Finally, the percent cytotoxicity of the compounds was calculated by using the following formula:

$$ \mathbf{Percent}\ \mathbf{Cytotoxicity}=\frac{\mathrm{Reading}\ \mathrm{of}\ \mathrm{control}\hbox{-} \mathrm{Reading}\ \mathrm{of}\ \mathrm{treated}\ \mathrm{cells}}{\mathrm{Reading}\ \mathrm{of}\ \mathrm{control}}\times 100 $$

Since the absorbance was directly associated with the number of viable cells, the percent viability was determined from the absorbance.

In vitro cytotoxicity studies of PAC, PACAgNP, and PACFeNP by using SRB assay

Human HT29 cells and COLO320DM were maintained in DMEM supplemented with 10% fetal bovine serum. The cells were plated at a density of 1 × 104 cells per well in a 96-well plate and cultured for 24 h at 37 °C. The cells were subsequently exposed to 100 μg/mL compound. After drug incubation, 50 μL TCA (50%) was kept for 1 h at 4 °C. Then, the plate was washed with TDW (triple distilled water) and air dried. Thereafter, 100 μL SRB dye was added in each well and kept for 30 min at room temperature. Again, the plate was washed three times with 1% acetic acid and air dried. Finally, 200 μL Tris buffer was added, and the absorbance was read at 490 nm.

The percent cytotoxicity of the compounds was calculated by using following formula:

$$ \mathbf{Percent}\ \mathbf{Cytotoxicity}=\frac{\mathrm{Reading}\ \mathrm{of}\ \mathrm{control}\hbox{-} \mathrm{Reading}\ \mathrm{of}\ \mathrm{treated}\ \mathrm{cells}}{\mathrm{Reading}\ \mathrm{of}\ \mathrm{control}}\times 100 $$

In vitro cytotoxicity studies of PAC, PACAgNP, and PACFeNP by using Trypan blue assay

The dye exclusion test is used to find out the number of viable cells present in a cell suspension. It is based on the principle that live cells possess undamaged cell membranes that exclude certain dyes, such as Trypan blue, eosin, or propidium, whereas dead cells do not exclude. In this test, a cell suspension is simply mixed with Trypan blue dye and then visually examined to determine whether cells take up or exclude dye. In the study presented here, a viable cell will have undamaged a clear cytoplasm whereas a non-viable cell will have a blue cytoplasm.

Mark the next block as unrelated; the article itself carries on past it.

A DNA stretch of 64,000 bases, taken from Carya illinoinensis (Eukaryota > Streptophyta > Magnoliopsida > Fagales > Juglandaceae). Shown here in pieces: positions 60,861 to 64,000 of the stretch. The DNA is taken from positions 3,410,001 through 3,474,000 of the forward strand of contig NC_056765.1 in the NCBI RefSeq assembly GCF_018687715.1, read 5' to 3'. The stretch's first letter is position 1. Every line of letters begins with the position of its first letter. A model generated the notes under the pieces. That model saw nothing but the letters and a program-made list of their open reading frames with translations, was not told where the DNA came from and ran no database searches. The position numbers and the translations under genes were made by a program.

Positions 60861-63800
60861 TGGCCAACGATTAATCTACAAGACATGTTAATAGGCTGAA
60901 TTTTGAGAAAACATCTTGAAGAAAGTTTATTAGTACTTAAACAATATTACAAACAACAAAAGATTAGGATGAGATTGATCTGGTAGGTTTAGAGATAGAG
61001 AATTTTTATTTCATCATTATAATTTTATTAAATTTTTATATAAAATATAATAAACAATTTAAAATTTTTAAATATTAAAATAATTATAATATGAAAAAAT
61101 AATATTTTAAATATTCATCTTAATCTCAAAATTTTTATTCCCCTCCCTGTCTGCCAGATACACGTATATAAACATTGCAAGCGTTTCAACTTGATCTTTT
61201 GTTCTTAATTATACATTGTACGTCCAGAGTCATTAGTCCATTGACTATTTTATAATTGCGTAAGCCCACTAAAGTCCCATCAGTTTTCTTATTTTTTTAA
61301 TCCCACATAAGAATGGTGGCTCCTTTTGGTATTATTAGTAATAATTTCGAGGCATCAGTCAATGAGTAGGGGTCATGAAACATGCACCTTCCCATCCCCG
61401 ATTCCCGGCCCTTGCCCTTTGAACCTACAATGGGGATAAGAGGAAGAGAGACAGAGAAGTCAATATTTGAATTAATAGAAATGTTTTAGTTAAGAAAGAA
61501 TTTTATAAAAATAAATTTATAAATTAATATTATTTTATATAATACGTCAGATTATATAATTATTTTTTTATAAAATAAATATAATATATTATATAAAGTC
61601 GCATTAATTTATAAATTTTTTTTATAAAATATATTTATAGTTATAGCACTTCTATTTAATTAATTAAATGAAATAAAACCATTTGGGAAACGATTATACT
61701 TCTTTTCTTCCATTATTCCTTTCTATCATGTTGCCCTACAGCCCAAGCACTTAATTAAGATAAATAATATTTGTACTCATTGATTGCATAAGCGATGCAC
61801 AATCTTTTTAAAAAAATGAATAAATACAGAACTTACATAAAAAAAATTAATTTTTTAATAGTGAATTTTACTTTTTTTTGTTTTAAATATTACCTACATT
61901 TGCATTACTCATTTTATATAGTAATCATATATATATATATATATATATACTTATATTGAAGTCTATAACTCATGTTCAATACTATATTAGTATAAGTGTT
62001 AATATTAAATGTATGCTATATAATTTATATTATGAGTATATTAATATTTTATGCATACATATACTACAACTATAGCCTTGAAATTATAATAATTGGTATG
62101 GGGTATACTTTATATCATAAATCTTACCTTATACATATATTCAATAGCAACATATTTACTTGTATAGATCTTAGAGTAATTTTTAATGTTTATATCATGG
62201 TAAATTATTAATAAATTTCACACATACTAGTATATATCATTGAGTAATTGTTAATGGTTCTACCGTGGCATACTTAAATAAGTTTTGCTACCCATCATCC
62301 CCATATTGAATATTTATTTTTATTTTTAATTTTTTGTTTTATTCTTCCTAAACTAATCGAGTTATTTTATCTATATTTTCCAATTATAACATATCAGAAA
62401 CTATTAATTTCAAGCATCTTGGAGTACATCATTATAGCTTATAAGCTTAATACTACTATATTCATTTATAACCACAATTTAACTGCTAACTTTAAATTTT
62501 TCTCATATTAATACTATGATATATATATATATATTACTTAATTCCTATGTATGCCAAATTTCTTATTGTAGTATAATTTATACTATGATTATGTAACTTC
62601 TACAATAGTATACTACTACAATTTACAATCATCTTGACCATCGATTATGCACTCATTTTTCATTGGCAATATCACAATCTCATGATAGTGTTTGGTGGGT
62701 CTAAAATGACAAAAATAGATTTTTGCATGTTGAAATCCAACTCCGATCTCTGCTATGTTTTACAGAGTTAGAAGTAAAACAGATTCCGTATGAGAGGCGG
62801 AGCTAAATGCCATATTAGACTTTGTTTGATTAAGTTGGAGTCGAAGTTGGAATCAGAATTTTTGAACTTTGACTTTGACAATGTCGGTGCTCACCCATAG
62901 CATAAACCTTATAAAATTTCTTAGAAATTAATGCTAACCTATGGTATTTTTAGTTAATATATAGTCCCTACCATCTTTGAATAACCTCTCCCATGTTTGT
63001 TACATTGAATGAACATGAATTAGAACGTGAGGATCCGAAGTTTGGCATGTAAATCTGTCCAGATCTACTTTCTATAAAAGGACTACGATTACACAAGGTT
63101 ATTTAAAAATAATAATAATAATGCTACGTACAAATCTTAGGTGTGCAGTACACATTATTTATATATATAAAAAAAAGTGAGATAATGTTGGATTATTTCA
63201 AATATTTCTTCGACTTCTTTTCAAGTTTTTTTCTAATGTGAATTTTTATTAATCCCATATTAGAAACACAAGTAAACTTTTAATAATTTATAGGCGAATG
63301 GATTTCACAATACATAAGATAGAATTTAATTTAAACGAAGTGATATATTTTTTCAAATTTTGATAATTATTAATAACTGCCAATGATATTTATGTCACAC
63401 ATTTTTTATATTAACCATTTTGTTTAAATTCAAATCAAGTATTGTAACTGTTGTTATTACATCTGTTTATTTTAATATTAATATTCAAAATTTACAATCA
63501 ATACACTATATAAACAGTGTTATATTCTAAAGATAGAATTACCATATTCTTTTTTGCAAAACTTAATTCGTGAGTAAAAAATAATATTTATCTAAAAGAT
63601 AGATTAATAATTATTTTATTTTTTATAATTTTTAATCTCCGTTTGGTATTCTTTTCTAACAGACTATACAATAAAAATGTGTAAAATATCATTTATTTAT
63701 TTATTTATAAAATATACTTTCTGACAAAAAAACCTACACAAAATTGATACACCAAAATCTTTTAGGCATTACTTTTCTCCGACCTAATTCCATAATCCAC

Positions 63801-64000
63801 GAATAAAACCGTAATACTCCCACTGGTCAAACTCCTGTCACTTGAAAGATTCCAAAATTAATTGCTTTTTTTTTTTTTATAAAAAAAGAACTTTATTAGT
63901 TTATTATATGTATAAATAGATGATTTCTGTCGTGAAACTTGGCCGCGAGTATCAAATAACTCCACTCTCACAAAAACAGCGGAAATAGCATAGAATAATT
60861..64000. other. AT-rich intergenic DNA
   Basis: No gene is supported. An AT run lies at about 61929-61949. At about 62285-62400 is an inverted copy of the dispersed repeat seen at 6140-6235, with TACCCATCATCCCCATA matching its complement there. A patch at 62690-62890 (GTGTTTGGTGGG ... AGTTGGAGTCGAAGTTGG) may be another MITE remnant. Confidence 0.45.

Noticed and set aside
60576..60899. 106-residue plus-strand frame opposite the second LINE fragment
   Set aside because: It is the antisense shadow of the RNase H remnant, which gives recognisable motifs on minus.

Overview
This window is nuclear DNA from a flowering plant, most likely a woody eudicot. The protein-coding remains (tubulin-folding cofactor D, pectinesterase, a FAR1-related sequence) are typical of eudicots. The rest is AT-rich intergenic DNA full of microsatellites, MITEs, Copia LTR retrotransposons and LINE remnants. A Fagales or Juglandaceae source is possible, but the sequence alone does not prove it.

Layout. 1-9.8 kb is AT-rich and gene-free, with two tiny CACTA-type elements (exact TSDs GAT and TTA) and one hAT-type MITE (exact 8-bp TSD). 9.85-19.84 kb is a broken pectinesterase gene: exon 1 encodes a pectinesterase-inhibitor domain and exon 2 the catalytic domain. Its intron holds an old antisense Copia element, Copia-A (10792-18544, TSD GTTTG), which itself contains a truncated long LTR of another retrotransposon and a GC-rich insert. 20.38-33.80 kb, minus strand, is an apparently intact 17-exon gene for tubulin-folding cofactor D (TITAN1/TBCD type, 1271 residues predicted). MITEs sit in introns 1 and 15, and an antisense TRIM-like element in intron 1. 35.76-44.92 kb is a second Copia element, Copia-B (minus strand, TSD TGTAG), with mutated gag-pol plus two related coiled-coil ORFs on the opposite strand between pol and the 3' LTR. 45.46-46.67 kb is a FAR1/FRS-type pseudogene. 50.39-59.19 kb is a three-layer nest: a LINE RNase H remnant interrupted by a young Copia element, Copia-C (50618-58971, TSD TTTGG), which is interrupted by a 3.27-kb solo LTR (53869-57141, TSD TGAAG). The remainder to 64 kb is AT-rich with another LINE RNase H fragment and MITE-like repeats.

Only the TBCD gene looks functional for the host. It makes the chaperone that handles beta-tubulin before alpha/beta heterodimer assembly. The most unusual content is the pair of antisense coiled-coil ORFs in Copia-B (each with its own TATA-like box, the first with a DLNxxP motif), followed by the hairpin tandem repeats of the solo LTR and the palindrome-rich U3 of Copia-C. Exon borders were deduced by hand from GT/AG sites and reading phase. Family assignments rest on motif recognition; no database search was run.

Fifty microliters of cell lines of human HT29 cells and Colo 320 D was taken in micro-centrifuge tube. They were incubated for 3 min and then added 50 μL of all samples of nanoparticles in concentration of 100 μg mL−1 which were prepared by dissolving in phosphate buffer pH 7.4 and DMSO. They were incubated in CO2 incubator for 3 min, and thereafter, Trypan blue (0.4%) 50 μL was added in each tube. They were further incubated for 3 min in CO2 incubator and analyzed for total viable cells and non-viable cells by using Nubars slide [44].

Antioxidant activity of PAC, PACAgNP, and PACFeNP, by DPPH (2,2-diphenyl-2-picryl hydrazyl hydrate) assay

The scavenging ability of PAC, PACAgNP, and PACFeNP on the stable free radical was calculated with the method expressed by Mensor et al. [45]. Twenty microliters of PAC, PACAgNP, and PACFeNP solutions was separately added in three labeled test tubes. Subsequently, 0.5 mL of methanolic solution of DPPH and 0.48 mL of methanol were added to each test tube, after which all tubes were allowed to react at an ambient temperature for 30 min. The control was prepared as described above, without any extract and nanoparticles. Methanol was used to correct the baseline. After 30 min of incubation, the discoloration of the purple color was measured under a UV-Visible spectrophotometer. The radical-scavenging activity was determined by the following formula [45]:

$$ \mathbf{Scavenging}\ \mathbf{activity}\ \left(\%\right)=\frac{{\mathrm{A}}_{\mathrm{abs}}\ \left(\mathrm{Control}\right)\hbox{-} {\mathrm{A}}_{\mathrm{abs}}\left(\mathrm{Sample}\right)}{{\mathrm{A}}_{\mathrm{abs}}\ \left(\mathrm{Control}\right)}\times 100 $$

where A (control) is the absorbance of control sample PACAgNP and PACFeNP measured at 530 nm and 275 nm, respectively, and A (control) is the absorbance of PAC measured at 280 nm.

Statistical analysis

Statistical data of the cytotoxicity were assessed on GraphPad Prism 8 for Windows 64 bit with version 8.0.1 (244). Results were analyzed by one-way ANOVA with Dunnett’s post-test analysis of variance. The mean standard error mean (SEM) of all calculated values was shown in each group. A value of P < 0.05, 0.01, or 0.001 was considered statistically significant.


UV-Vis spectroscopy of PAC, PACAgNP, and PACFeNP